and 6900 tubers, all within an area of 2.1 m diameter and 0.23 m depth (Tumbleson and Kommendahl, 1961).
The Valencian growers distinguish two types of chufa tubers: "Ametlla," of rounded tubers,
of elongated tubers. Planting is done at the beginning of May, and sometimes as early as
April. The number of water applications varies with the local rainfall, from between 10 to 15
per crop. The watering interval is
one month during the spring and one week during the summer.
The chufa plants are better adapted to cultivation in soils of sandy and silty-sandy texture. In clayey soils, the tubers
are of thicker skin, less pleasing taste, and feature a greater number of roots.
Tuber of C. esculentus of round shape, "Ametlla" type, in Valencia, Spain.
Tuber of C. esculentus of elongated shape, "Llargueta" type, in Valencia, Spain.
Fertilization studies of chufa has been accomplished with positive results. The Valencian study
used two types of liquid fertilizers, and concluded that the chufa responds adequately to target fertilization.
Fertilization increased the number and quantity of tubers, and the size of the aerial parts.
General aspect of the C. esculentus crop in the middle of July, Valencia, Spain.
"Bedding" is a mechanical or physiological accident which
consists of the bending of the aerial parts from nearly vertical to nearly horizontal. Late
starts in August, when the plants have grown considerably. Prolonged bedding interrupts
photosynthesis, and the plants turn brownish in color and start to wilt. Late bedding is normal;
however, early bedding, which occurs around July, has the effect of lowering productivity. It
appears that agronomic practices that delay bedding, either late or early, have the net effect of
increasing tuber productivity.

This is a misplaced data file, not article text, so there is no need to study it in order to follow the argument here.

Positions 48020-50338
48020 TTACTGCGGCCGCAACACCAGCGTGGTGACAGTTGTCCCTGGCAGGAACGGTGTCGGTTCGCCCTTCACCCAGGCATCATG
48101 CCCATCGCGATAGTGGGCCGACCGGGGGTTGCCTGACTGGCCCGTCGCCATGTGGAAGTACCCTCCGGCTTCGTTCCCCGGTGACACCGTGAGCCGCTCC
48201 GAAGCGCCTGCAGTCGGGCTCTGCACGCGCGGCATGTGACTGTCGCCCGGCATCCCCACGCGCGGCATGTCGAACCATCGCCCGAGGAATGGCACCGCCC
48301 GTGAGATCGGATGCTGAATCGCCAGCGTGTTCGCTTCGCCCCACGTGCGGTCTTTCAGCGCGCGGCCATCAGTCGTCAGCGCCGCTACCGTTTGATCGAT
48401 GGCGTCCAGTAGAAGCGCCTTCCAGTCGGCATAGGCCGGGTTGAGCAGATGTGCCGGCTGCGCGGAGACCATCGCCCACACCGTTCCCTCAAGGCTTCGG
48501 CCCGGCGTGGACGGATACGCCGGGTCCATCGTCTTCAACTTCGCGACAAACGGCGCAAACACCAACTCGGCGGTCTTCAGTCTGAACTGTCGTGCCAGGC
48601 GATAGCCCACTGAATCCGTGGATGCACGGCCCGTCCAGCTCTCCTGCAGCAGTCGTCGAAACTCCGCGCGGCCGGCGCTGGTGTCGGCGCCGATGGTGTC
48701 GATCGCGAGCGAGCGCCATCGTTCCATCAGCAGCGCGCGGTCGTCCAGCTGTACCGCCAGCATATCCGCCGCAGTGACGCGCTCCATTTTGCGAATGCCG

In general, chufa is not fertilized because of the rotation with other crops, among which are potatoes and artichokes,
which are fertilized. While there is no rule for chufa fertilization, there is a belief that too much nitrogen
could lead to excessive aerial growth and intensify bedding, at the cost of reduced tuber productivity.
Nitrogenous fertilizers have shown to reduce the dry weight of tubers, as compared to fertilization with non-nitrogenous
A C. esculentus crop subject to "bedding," in Valencia, Spain.
Coquillo plants that have bedded and wilted at the end of the planting season.
Tuber collection is performed during the second half of November and the first half of December,
although it may extend until January.
The aerial components
of the plant are usually burned. Tuber collection used to be accomplished manually,
but nowadays it is done by mechanical means.
General aspect of the manual collection of tubers of C. Esculentus, Valencia, Spain.
Manual collection consists of a revolving hopper with a screen that separates soil and other impurities, leaving the tubers
almost clean, ready for the wash.
Mechanical collection is accomplished with a tractor that pulls two bodies;
the first body collects the soil, transporting it to a sloping and rotating cylindrical hopper,
where the tubers are separated from the soil, and collected at the end of the cylinder.
General aspect of the mechanical collection of tubers of C. Esculentus,
Detail of the subterranean portion of C. Esculentus, grown in a 10-cm peat-perlite substrate,
After collection, the chufas are washed to eliminate rocks, earth, and other impurities. The chufas are
bagged and allowed to dry for about 4-6 hours. Production varies between 15 and 18
metric tons per hectare,
when the tubers are weighted 4-6 hours after washing, and in rare occasions, it can reach
22 metric tons per hectare. Dry weight is about 60% of the initial weight.
Detail of the coquillo field after removal of aerial parts, and before tuber collection, Valencia, Spain.
Studies at Valencia have shown that the substrate texture has a bearing on the type of tubers
that are likely to develop in a chufa crop. Sandy substrates produces tubers of larger
size than those produced in other substrates. However, there is little difference on the total
weight of tubers under various types of susbtrates.
Tubers of C. esculentus grown on different substrates: sandy at left and silty-sand
at right (Valencia, Spain).